Crime and Delinquency Volume: 40 Issue: 3 Dated: special issue (July 1994) Pages: 384-410
In 1990, the New York City Police Department committed itself to implementing community policing throughout the city and selected the 72nd precinct in Brooklyn to test a comprehensive police model with full staffing and resources.
Goals of establishing the model precinct were to develop a precinct organizational structure that would facilitate the transition from traditional to community policing, develop an operational system that would promote problem-solving policing, develop information systems to support community policing, develop a comprehensive community policing model, and conduct training for all precinct personnel in the concepts and practices of community and problem-solving policing. An evaluation was conducted to assess the model precinct's effects on police officer attitudes and behavior. Police officers in the 72nd precinct were observed and interviewed during 1992. Interviews were also conducted with officials involved in planning and implementing the model precinct to determine how it was designed and what planners expected to achieve. The model precinct generally functioned well. In particular, efforts of the Special Operations Unit (SOU) to become familiar with residents and merchants, to identify resident concerns and problems, and to resolve those problems were impressive. Mechanisms developed to facilitate the problem- solving process, such as team meetings, were also effective. On the other hand, efforts to integrate patrol officers in problem-solving had limited success, largely because no effective reductions were made in the number of service calls handled by patrol officers. Differences in goals, methods, and working conditions led to an "us versus them" strain between patrol and SOU officers. 6 references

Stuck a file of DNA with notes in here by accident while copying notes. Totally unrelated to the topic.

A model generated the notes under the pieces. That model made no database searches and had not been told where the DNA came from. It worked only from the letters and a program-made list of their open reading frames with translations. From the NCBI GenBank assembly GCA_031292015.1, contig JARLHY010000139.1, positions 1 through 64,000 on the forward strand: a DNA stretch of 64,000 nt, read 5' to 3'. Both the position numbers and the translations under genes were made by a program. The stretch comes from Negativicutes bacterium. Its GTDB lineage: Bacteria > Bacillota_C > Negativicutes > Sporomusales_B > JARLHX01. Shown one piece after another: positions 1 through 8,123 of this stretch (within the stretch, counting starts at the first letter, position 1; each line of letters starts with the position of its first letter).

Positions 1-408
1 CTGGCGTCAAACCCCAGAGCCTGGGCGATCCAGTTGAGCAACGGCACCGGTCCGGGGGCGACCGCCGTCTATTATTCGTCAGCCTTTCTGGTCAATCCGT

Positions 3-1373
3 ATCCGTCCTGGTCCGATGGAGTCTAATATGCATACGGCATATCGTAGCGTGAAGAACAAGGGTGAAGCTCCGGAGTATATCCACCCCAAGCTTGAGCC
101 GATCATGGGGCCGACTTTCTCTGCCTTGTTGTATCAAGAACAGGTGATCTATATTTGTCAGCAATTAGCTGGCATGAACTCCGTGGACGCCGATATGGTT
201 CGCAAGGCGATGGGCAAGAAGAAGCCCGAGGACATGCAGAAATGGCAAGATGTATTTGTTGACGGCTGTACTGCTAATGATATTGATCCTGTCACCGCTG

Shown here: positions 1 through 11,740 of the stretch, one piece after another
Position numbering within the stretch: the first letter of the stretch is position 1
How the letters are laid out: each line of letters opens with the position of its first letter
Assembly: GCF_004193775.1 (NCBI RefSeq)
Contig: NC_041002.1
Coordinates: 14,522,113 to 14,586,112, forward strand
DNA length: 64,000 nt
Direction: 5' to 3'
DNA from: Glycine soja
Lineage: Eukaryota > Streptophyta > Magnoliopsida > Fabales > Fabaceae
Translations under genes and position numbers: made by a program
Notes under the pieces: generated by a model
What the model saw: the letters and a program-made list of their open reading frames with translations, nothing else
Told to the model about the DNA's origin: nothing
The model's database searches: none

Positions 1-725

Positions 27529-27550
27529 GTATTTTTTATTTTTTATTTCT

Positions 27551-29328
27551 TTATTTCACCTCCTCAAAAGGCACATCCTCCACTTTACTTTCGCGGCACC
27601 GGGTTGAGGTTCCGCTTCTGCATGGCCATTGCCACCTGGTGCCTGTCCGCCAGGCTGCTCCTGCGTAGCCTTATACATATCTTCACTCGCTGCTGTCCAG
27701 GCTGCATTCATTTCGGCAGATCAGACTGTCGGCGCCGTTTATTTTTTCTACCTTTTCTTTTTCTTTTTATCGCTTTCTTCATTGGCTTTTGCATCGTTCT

Program Description (Model)
Date Published: January 1, 1994